The Women’s Timberline Pants are both functional and flattering, which is nearly impossible to find in woman’s hunting pants! Lots of pockets, both front slash and cargo, all with lots of space and all zippered meant I had plenty of space for lighters, Chapstick, tags, knife, camera, and all the other essentials that are nice to keep on your person. The fabric has four-way stretch so it didn’t interfere with my range of motion even climbing steep uphills, and a bonus is that it’s also reasonably flattering (probably my lowest priority in pants that are functional, but hey it’s nice!). They also have a reinforced seat and knees, so I didn’t have to worry about durability sitting or climbing across rocks, and this reinforced area also offered a little protection against getting a wet backside when the ground was damp. These pants also feature removable knee pads. Personally, I didn’t use them so I took them out, but it’s cool to have the option.
Cloudburst Jacket and Pants
The Cloudburst Rain Jacket and Rain Pants really exceeded my expectations, keeping me dry in torrential downpours on two trips to Kodiak and one pretty wet moose hunt in interior AK.
The jacket uses vented mesh material in the zippered pockets so that your pockets utilize the same zippers as your pit zips, which is a pretty ingenious way to provide ventilation without the extra weight of two sets of zippers. The cut was reasonably flattering, but still roomy enough to layer underneath and plenty long to prevent gaps when I sat down. The hood is generous enough to fit over a beanie or puffy jacket hood, but still cinches down to seal out drafts and make it easy to see even when I turn my head. Most importantly, it kept me dry in some pretty serious rain and also on a very splashy packraft ride while worn of over chest waders.
The Cloudburst Pants feature full zips, which is a must in my opinion. They also have a zipper and button closure at the top and an integrated belt with elastic backed waist. They were easy to get on and off, fit well over the Timberline Pants and my hiking boots, and never showed any signs of wear even after busting brush on a Kodiak deer hunt.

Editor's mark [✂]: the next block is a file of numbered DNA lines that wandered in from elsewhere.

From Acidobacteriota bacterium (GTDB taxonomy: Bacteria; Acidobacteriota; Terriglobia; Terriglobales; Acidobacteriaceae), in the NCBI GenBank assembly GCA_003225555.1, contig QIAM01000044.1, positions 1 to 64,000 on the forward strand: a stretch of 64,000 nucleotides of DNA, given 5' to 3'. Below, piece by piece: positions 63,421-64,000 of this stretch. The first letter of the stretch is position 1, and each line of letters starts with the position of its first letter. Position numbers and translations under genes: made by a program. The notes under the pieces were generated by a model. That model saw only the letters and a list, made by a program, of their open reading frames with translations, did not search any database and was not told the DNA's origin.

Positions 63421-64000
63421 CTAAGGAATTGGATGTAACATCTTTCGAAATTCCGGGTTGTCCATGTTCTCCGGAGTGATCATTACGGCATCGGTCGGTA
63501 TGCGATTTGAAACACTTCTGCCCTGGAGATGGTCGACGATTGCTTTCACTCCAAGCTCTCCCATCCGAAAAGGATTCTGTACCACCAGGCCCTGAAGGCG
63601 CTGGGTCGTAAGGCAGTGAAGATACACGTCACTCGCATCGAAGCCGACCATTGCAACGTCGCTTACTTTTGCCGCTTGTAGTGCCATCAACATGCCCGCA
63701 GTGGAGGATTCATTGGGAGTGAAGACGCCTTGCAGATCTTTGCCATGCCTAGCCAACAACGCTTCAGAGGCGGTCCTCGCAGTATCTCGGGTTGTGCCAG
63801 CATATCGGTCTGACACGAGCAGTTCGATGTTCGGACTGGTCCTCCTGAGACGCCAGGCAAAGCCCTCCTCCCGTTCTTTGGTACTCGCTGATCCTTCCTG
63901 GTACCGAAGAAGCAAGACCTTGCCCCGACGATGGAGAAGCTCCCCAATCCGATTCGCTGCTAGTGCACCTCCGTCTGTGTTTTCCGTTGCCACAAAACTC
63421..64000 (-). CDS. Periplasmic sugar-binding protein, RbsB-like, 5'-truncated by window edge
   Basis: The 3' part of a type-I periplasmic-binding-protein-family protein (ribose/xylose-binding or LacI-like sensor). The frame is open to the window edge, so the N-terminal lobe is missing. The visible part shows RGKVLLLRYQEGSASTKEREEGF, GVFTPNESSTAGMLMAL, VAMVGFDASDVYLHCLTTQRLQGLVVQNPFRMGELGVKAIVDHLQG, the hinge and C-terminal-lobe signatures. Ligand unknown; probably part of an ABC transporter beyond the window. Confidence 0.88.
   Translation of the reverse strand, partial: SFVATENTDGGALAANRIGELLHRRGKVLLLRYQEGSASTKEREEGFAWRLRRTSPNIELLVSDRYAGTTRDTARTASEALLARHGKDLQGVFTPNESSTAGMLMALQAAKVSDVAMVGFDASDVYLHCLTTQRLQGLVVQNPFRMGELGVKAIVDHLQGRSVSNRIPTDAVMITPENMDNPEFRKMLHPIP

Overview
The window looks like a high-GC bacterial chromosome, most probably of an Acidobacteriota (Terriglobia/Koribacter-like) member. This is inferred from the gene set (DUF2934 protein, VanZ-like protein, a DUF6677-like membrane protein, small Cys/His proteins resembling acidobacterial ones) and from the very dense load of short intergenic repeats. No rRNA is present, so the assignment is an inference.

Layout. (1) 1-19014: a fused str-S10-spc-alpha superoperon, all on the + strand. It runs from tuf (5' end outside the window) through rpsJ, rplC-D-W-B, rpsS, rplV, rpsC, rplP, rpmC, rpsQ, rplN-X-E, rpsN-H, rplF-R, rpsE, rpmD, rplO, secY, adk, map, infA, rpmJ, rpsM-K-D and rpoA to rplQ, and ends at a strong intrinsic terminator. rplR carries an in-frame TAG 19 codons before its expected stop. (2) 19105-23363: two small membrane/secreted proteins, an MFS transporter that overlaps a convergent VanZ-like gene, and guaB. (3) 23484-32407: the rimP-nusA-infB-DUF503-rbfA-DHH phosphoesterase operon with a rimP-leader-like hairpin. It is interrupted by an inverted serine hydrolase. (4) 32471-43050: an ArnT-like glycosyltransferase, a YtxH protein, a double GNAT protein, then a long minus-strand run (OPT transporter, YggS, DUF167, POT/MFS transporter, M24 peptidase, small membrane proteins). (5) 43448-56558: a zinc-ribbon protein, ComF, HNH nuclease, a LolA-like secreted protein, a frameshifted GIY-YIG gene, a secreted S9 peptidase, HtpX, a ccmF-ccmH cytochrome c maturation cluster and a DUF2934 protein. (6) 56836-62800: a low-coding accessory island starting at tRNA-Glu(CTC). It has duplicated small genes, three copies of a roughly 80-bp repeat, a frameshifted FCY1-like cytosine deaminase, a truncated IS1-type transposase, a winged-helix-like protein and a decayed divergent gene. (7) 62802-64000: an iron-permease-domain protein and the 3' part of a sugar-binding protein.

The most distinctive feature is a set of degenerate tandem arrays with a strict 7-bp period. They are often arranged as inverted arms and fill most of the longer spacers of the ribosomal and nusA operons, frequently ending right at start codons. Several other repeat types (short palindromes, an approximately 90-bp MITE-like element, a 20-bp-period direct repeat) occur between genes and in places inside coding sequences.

A couple accessories offered in the line that I used included the wind blocking Jetstream Beanie (also with ponytail gasket) and Jetstream Headband. The addition of the headband comes, I think, from recognition that women often run cooler than men, and thus need options that will accommodate a narrower temperature tolerance. I liked keeping the headband in a jacket or pants pocket and being able to pull it on quickly when the breeze kicked up. The Cloudburst GTX Gloves utilize Goretex and Polygiene to make a glove that was both warm and waterproof. The size medium fit my average women’s hands well, and were a welcome change from wearing men’s gloves that are too big. I wore them in windy and lightly rainy weather and found they kept my hands warm and dry.
Overall, Sitka Gear knocked it out of the park with the initial offerings in their new Women’s line. It’s great to see a company putting the time and effort into designing a top quality system specifically for female hunters. By combining proven, high-quality materials with cuts and finishes that accommodate a woman’s specific physique, Sitka Gear’s New Big Game Womens’ Line offers some of the best items for female hunters currently available on the market.
You can ask Becca questions or discuss this article here